Roger Deakins-Questions (1 reply)
Firstly I would like to say how much I admire your use of colour and limits of Cinematography to create such amazing pieces of brilliant pictures such as True Grit.
So Mr. Deakins I just have a few questions, about how you frame, block and organise your shots that I was wondering if you could answer.
- How do you prepare to block a shot before actual filming begins?
- What advice is critical in early production and creation of capturing the correct shot?
- When filming shots how do you prepare if changing the performance of the narrative/angle and how do you find this aides or in what way can it gives to certain narrative?
- How do you relay or what is most important for making a good shot, what do you think of that immediately hooks in the audience?
- How can you prepare from a short film to a full length film and what advice would you give about adequate set up?
I hope you and all are keeping well.
You can probably learn more from our podcasts than I can tell you here.
Selecting the perspective on a scene and each individual shot come out of discussions during prep, possibly storyboarding and then blocking rehearsals on set with the actors. In my experience, no matter how much you prep and storyboard no shot is settled upon until you are working with the actors in the real space.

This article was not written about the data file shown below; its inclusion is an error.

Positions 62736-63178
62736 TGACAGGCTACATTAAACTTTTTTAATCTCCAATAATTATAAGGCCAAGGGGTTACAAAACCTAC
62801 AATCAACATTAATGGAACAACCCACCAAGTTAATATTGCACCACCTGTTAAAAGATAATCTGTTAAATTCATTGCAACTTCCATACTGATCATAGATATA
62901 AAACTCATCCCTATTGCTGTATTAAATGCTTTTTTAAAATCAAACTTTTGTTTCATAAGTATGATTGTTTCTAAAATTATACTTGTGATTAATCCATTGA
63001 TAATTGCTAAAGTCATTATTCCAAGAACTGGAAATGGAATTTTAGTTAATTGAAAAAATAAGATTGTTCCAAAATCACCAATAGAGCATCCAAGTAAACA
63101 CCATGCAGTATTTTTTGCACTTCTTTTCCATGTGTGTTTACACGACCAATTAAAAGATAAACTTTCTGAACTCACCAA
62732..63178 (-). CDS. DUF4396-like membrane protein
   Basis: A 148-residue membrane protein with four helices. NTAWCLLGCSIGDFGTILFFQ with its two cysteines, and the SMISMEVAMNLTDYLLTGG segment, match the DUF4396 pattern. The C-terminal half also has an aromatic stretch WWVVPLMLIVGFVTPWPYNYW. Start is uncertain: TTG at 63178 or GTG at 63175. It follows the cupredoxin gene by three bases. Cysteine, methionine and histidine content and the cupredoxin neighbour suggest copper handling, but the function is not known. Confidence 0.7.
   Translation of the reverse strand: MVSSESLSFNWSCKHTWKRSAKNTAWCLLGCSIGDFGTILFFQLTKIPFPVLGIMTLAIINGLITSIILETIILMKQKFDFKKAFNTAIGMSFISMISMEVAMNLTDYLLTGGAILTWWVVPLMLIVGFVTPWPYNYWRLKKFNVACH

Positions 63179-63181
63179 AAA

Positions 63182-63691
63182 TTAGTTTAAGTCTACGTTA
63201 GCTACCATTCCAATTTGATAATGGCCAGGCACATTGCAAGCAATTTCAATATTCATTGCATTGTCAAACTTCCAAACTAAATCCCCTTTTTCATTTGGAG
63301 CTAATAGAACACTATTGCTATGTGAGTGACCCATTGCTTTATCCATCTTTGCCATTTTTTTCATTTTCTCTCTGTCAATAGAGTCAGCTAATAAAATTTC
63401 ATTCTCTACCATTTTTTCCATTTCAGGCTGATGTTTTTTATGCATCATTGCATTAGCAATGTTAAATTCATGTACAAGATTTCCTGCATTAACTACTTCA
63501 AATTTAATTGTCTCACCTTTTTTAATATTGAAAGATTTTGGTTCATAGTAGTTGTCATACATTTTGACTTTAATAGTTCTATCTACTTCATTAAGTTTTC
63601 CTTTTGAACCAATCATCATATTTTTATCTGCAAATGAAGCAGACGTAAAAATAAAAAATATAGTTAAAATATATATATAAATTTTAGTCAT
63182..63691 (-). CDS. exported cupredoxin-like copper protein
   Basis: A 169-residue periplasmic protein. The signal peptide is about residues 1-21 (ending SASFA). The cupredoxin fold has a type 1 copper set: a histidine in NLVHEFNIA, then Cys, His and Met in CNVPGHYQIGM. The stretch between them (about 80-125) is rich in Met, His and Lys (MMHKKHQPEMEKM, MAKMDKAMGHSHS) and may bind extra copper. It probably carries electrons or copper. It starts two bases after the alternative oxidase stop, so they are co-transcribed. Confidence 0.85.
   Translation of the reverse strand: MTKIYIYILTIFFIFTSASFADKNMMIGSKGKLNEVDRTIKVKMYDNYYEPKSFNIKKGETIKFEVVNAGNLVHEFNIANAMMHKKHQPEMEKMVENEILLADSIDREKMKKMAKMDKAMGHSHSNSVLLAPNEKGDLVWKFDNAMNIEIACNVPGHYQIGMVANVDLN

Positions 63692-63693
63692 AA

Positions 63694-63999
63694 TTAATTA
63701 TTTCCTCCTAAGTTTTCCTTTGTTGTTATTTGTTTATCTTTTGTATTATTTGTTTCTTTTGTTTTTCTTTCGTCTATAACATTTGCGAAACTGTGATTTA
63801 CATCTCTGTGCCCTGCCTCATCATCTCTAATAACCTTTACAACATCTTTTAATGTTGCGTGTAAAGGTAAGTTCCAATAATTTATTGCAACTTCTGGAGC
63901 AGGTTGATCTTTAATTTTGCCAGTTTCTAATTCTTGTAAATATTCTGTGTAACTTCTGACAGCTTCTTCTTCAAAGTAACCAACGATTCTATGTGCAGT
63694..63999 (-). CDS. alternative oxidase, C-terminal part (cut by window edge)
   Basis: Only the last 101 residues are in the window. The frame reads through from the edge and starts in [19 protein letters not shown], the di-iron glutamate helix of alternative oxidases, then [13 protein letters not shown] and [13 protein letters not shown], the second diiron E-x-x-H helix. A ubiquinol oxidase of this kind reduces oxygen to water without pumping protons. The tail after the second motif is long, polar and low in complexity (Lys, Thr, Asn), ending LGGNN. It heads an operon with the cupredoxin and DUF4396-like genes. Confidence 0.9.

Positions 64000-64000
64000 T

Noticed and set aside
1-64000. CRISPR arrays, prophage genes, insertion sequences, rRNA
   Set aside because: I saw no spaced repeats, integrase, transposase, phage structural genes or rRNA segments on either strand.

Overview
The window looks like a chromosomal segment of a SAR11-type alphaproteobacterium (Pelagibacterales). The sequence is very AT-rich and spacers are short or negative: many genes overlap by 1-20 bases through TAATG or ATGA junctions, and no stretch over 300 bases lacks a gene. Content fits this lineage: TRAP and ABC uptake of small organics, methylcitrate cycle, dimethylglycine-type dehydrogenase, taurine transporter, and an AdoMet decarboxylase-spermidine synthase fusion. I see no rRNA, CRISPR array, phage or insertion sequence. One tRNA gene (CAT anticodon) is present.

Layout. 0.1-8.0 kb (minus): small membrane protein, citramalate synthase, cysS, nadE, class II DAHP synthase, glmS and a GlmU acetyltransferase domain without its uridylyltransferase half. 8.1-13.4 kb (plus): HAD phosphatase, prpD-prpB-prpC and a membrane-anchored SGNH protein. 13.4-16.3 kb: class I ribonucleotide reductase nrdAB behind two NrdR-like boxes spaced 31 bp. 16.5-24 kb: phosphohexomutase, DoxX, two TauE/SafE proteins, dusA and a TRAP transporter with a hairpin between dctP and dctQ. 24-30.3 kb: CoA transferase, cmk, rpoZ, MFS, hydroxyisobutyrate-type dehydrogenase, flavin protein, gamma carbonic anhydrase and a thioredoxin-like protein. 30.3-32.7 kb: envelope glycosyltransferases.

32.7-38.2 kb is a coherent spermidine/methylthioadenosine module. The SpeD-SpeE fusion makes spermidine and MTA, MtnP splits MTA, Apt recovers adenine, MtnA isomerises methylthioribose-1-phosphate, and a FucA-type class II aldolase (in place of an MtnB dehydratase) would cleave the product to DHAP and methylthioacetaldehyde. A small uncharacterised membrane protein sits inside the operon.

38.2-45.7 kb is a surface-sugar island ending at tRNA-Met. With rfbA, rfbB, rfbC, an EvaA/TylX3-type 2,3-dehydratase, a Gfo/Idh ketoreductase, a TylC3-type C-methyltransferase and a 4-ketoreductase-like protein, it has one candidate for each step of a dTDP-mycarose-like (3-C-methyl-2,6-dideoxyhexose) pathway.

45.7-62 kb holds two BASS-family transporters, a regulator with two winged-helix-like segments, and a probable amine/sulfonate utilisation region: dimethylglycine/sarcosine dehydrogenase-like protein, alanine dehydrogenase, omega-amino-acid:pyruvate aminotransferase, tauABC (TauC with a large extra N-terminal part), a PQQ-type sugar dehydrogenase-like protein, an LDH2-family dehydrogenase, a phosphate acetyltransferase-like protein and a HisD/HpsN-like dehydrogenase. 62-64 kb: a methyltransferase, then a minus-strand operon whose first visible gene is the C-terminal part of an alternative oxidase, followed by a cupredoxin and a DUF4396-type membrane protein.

A good shot reflects and builds on what is going on in the scene, whether a close shot of a character or a wide overview. There is a real difference between a good shot, one which enhances the narrative, and a beautiful shot, which might only distract.
What 'hooks' the audience should be the story and the character development. I don't see it that a shot by itself 'hooks the audience'. Of course, a shot, such as that which opens 'A Touch of Evil', can do just that, but it works because it engages the viewer in the story set up and not just because its a 'cool' shot. Story and shot have to work in conjunction with one another.